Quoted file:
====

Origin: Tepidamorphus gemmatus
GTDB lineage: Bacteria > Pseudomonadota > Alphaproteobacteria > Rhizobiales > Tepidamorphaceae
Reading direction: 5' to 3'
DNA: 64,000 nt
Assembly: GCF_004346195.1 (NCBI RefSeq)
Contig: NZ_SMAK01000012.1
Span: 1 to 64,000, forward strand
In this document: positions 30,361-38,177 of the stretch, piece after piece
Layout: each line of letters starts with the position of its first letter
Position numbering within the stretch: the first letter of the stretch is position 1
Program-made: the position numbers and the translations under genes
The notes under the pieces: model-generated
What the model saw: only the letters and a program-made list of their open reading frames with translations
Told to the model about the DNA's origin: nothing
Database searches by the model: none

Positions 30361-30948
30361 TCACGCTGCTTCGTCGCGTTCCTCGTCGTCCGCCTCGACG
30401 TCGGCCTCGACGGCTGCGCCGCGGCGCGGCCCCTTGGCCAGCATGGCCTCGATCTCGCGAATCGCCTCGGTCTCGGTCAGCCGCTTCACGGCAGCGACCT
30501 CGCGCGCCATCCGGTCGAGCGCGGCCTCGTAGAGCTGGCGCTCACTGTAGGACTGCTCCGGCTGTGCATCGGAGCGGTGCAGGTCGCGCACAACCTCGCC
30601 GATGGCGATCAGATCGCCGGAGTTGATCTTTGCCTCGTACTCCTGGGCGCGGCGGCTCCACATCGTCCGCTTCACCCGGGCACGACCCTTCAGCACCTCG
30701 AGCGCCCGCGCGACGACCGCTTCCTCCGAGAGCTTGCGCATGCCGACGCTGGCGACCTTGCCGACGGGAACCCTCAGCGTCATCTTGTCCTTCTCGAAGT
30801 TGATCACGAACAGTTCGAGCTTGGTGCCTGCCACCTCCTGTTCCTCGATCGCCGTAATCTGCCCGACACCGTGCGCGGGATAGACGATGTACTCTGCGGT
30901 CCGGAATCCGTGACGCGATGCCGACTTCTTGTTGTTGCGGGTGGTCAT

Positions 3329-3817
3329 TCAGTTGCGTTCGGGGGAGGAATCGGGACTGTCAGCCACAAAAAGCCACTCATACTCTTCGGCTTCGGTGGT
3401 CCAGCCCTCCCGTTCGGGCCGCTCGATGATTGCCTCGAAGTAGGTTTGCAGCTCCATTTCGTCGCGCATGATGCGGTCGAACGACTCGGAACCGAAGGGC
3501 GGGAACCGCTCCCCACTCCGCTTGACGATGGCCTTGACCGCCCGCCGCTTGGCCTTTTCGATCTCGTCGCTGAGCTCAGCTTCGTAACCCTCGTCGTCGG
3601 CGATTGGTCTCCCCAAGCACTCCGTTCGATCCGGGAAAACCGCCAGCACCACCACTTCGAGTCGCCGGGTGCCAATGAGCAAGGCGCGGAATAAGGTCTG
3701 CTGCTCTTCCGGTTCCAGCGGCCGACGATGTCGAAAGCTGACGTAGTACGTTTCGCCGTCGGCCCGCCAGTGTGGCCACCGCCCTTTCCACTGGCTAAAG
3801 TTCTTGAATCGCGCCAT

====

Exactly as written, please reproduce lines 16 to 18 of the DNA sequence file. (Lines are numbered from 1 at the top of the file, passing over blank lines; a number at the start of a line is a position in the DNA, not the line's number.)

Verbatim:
Positions 30361-30948
30361 TCACGCTGCTTCGTCGCGTTCCTCGTCGTCCGCCTCGACG
30401 TCGGCCTCGACGGCTGCGCCGCGGCGCGGCCCCTTGGCCAGCATGGCCTCGATCTCGCGAATCGCCTCGGTCTCGGTCAGCCGCTTCACGGCAGCGACCT